The video above is a demonstration that my daughter and I did for the Idaho Fil-Am Society last night, which was a fundraiser for victims of Typhoon Haiyan.
After sitting through a number of these programs with Filipino cultural dances, coupled with singing and hip-hop dancing, I decided that somebody needed to represent the Filipino cultural heritage of the FMA. What was interesting was that in describing our presentation before the program, there was a constant assumption that we were doing generic martial arts, like karate, kung-fu, judo, etc. On several occasions I had to clearly state “We are demonstrating the FILIPINO martial arts.” A Filipina came up to me after the program and told me, “I thought you were going to do Tae Kwon Do.”
I think this goes to show how little awareness there is among Filipinos of their cultural heritage with regard to the martial arts. I realized that for too long I had sat back and watched programs with the Pandango sa Ilaw, Maglalatik, the singing of Ako Ay Pilipino, more singing, hip-hop dancing, Muslim cultural dances, kids singing, etc. I think the point needs to be made that the Filipino Martial Arts are as much a part of Filipino culture as the tinikling.
An Ilocano friend of mine came up to me afterward and told me that his young son was being bullied at school. This type of thing infuriates me. I told him to bring his son over and we can train in self-defense, and/or enroll him in a youth wrestling program. Another Filipina had a grandson that she was interested in having learn the FMA. I’m kicking myself for sitting on the sidelines for too long when those of us who practice the FMA have something of value to offer the Filipino community.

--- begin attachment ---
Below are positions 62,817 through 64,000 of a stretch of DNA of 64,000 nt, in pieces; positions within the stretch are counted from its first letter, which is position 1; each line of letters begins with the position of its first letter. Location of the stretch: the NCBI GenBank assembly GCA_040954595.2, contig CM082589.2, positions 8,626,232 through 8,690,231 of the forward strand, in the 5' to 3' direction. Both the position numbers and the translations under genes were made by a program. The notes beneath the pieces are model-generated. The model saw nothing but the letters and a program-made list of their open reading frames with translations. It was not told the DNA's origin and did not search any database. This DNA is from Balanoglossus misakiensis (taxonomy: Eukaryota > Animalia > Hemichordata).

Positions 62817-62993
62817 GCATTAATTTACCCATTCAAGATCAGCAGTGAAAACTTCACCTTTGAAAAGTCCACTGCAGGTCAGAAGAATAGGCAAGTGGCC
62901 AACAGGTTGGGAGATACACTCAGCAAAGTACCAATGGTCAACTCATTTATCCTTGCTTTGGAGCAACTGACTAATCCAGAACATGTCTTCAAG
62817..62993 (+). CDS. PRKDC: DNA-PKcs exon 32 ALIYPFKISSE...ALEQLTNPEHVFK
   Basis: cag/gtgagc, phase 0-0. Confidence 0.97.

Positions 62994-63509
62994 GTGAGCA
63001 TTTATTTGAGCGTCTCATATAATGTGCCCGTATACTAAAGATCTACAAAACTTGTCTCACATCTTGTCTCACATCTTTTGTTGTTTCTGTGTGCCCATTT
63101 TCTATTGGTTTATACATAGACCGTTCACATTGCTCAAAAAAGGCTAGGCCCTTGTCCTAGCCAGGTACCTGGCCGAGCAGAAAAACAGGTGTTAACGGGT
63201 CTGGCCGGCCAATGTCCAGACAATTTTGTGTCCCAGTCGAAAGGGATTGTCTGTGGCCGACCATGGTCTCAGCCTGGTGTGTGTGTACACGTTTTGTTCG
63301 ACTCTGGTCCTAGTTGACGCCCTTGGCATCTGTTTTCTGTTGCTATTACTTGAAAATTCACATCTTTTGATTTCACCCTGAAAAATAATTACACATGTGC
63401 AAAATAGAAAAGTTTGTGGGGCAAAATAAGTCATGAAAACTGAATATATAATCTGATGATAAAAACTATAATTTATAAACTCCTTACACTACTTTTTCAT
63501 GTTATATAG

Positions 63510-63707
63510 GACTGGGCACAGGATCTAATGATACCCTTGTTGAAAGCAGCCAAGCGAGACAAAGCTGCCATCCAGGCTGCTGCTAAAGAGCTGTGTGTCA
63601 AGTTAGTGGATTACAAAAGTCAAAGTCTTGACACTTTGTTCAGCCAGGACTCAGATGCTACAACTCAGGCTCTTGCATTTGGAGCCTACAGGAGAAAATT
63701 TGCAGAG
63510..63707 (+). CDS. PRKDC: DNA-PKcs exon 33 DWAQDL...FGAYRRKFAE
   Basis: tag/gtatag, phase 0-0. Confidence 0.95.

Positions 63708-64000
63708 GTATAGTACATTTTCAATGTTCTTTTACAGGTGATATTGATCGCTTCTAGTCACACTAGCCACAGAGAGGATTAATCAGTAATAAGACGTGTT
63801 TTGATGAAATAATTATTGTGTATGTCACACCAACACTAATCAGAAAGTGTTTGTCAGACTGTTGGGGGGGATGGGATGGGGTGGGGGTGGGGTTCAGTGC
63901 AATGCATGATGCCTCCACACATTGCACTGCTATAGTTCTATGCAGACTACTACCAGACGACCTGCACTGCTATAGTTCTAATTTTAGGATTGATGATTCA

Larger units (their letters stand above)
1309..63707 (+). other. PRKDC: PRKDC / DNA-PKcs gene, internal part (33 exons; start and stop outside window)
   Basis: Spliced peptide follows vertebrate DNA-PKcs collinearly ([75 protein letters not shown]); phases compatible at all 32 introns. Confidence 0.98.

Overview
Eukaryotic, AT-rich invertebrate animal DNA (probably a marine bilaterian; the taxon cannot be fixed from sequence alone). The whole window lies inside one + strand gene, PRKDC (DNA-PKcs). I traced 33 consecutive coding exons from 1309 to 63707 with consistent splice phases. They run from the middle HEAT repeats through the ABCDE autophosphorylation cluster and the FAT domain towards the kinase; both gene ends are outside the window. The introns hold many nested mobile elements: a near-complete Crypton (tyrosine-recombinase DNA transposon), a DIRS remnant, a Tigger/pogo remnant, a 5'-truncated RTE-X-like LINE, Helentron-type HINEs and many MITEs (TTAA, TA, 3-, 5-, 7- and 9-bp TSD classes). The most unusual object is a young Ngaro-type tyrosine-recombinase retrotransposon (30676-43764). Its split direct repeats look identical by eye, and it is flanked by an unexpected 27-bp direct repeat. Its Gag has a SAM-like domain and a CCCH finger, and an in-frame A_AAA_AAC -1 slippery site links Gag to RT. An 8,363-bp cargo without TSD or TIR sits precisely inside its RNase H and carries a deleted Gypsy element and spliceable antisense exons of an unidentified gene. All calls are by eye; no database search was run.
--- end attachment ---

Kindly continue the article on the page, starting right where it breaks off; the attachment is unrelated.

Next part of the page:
Lastly, if you watch the final sequence of our demo, you will see the kabaroan. The old short stick style, with sticks clacking and flying is very entertaining. In fact, the only reason we did the sinawali is that it is traditional and it looks good on stage. In a noisy hall like last night the clacking sticks are loud and draw attention.
The kabaroan, on the other hand, is hard to demonstrate. It’s not very entertaining. My daughter is executing the kabaroan, and there’s no clacking. It’s difficult to demo because on every single beat she is blasting me, with 3 out of 4 strikes being shots to the head with a baseball bat, all without any blocking. If you don’t know what you’re looking for, you won’t see it, and the demo looks like nothing. But if you understand, you will know that you are seeing the real deal, fighting at the highest conceptual level of the Filipino martial arts.
Extraído de Big Stick Combat.
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